But I also told you something else, quite forcefully: that this is NOT the end, that God is NOT done with us, that the only reason for me to tell you of the Storm at all was so that when it came you would have confidence that I had also told you true that all this darkness is only prelude to our renewal in God. And I told you to prepare for these times, not by stockpiling and hoarding, as if you could become an island and sit out the troubles that would come upon all mankind – but by this simple formula: Acknowledge God, take the next right step, and be a sign of hope to those around you. No matter what happens around us, we can keep faith. Each of us has to choose in this great winnowing. God calls us to participate with Him in resurrecting the culture.
I am convinced that we now enter a year of judgment. It was no coincidence, I don’t think, that we had a full moon on the longest night of the year. The winds and waves have risen, but they are not yet howling with wild abandon. Don’t be surprised when they do. People still ask me occasionally about specific scenarios. Who cares whether it is by fire or ice that we are humbled? That is just a detail. The reality is that we will be humbled. So I have a few things to ask those who follow this website.
Make your stand both with charity and unshakeable resolve. If your faith is shaken, you may have entered the dark night of the soul. You can still acknowledge God (even when you don’t feel Him), take the next right step, and be a sign of hope to those around you. Both St. Therese of Lisieux and St. Teresa of Calcutta struggled with this darkness most of their lives, as their private writings later revealed. But they lived their faith despite that interior darkness. That is absolutely heroic – saintly, you might say. You know, however much you are shaken, that that is the only path to joy, the only path that builds up those around you, the only path that can give your children a hope and a future. Ask both St. Therese and St. Teresa to pray for you and help you to get up off your mat and walk when you get discouraged.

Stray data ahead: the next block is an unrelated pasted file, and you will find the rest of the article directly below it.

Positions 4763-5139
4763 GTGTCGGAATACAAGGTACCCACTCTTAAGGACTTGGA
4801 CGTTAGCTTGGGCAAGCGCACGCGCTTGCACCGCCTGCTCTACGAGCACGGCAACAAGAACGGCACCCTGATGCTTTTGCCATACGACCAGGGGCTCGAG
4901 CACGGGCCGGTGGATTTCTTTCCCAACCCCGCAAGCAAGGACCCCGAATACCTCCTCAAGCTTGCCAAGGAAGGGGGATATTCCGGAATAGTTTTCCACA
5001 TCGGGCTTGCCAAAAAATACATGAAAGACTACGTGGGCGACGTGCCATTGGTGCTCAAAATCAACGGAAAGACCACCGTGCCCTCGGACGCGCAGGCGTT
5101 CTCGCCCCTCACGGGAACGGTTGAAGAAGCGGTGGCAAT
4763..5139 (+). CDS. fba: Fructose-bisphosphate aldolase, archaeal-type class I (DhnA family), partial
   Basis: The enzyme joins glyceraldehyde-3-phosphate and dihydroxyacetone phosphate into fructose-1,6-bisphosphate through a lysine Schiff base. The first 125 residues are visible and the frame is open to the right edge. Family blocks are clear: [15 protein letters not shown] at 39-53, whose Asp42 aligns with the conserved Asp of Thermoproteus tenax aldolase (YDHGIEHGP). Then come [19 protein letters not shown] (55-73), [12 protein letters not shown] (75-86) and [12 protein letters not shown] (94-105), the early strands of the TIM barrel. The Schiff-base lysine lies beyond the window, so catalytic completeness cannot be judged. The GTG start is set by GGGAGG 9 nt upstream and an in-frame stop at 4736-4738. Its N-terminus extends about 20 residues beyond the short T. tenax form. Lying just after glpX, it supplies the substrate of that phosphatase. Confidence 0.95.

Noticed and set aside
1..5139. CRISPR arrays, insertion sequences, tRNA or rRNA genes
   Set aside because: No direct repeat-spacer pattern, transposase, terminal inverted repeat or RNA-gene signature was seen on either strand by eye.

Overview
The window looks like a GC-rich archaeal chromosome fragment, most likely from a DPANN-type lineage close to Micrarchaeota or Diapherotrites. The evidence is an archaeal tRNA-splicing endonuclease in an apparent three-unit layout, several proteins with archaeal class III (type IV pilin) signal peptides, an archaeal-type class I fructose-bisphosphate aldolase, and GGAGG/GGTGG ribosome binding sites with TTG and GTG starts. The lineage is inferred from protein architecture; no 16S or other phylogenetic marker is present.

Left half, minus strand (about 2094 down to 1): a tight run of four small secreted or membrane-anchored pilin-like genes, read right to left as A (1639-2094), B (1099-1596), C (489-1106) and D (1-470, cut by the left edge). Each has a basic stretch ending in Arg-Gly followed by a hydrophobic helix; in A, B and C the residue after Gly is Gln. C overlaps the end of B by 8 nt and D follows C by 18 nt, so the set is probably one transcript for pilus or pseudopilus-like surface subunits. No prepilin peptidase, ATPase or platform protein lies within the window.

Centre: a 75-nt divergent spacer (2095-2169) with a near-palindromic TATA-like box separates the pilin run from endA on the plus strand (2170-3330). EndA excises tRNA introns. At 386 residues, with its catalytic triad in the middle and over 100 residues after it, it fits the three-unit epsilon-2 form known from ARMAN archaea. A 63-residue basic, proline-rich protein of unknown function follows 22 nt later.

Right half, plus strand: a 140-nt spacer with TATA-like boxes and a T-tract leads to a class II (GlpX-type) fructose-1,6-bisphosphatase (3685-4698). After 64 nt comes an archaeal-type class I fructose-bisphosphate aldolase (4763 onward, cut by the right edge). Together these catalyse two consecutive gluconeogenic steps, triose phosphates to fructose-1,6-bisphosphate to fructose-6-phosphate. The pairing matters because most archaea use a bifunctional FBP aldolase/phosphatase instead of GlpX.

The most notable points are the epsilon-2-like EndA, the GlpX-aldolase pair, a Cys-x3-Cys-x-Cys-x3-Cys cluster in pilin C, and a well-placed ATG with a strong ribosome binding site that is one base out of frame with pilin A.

When the darkness comes fully, the people who will be most distressed will be those who have done the most to summon it. Those who now think themselves masters of the universe have no clue how to survive without services – and servants – at their beck and call. The time will come when they will be baffled and in terror of what they have called down upon all of us – and they will come to you for help and succor because, even though you, too, are in need, you will be in better shape than they are. Will your resentments – and your own needs – prevent you from ministering to them? How will you bring them back to the path of faith if you behave as these heathens among us do, with resentment, malice, and low cunning? I do not say to let them govern your assemblies; they have shown they cannot safely be entrusted with authority. Rather, treat them with charity as the supplicants that, soon enough, they will become. Show them a better way – the way of faith, family and freedom. Treat them as brothers if they can accept it. If they spurn your help even then, then shake the dust off your feet in witness against them – but not until you have offered the better way. These things you must do when you, yourself, are in need and in fear.